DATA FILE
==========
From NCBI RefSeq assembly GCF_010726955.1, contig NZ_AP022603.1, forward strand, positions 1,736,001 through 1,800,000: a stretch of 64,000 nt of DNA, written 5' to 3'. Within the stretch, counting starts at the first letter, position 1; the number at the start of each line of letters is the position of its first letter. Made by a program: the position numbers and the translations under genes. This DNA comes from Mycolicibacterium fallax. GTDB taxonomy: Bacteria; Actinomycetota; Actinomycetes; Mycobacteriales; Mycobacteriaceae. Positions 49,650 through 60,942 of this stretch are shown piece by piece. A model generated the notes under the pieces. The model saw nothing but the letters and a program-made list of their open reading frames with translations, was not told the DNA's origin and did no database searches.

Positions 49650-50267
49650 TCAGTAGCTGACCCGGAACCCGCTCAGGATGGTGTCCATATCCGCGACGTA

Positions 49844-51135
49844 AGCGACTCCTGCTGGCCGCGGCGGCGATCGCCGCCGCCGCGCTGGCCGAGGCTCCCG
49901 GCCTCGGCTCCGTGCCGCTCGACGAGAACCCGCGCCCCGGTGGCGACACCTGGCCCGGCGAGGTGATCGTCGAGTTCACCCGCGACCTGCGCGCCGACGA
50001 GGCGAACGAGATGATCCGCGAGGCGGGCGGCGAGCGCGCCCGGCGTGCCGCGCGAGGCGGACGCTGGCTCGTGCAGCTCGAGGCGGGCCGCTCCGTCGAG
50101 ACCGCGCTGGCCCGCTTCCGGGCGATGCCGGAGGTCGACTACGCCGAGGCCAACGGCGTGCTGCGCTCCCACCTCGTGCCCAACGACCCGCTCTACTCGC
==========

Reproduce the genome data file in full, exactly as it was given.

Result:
From NCBI RefSeq assembly GCF_010726955.1, contig NZ_AP022603.1, forward strand, positions 1,736,001 through 1,800,000: a stretch of 64,000 nt of DNA, written 5' to 3'. Within the stretch, counting starts at the first letter, position 1; the number at the start of each line of letters is the position of its first letter. Made by a program: the position numbers and the translations under genes. This DNA comes from Mycolicibacterium fallax. GTDB taxonomy: Bacteria; Actinomycetota; Actinomycetes; Mycobacteriales; Mycobacteriaceae. Positions 49,650 through 60,942 of this stretch are shown piece by piece. A model generated the notes under the pieces. The model saw nothing but the letters and a program-made list of their open reading frames with translations, was not told the DNA's origin and did no database searches.

Positions 49650-50267
49650 TCAGTAGCTGACCCGGAACCCGCTCAGGATGGTGTCCATATCCGCGACGTA

Positions 49844-51135
49844 AGCGACTCCTGCTGGCCGCGGCGGCGATCGCCGCCGCCGCGCTGGCCGAGGCTCCCG
49901 GCCTCGGCTCCGTGCCGCTCGACGAGAACCCGCGCCCCGGTGGCGACACCTGGCCCGGCGAGGTGATCGTCGAGTTCACCCGCGACCTGCGCGCCGACGA
50001 GGCGAACGAGATGATCCGCGAGGCGGGCGGCGAGCGCGCCCGGCGTGCCGCGCGAGGCGGACGCTGGCTCGTGCAGCTCGAGGCGGGCCGCTCCGTCGAG
50101 ACCGCGCTGGCCCGCTTCCGGGCGATGCCGGAGGTCGACTACGCCGAGGCCAACGGCGTGCTGCGCTCCCACCTCGTGCCCAACGACCCGCTCTACTCGC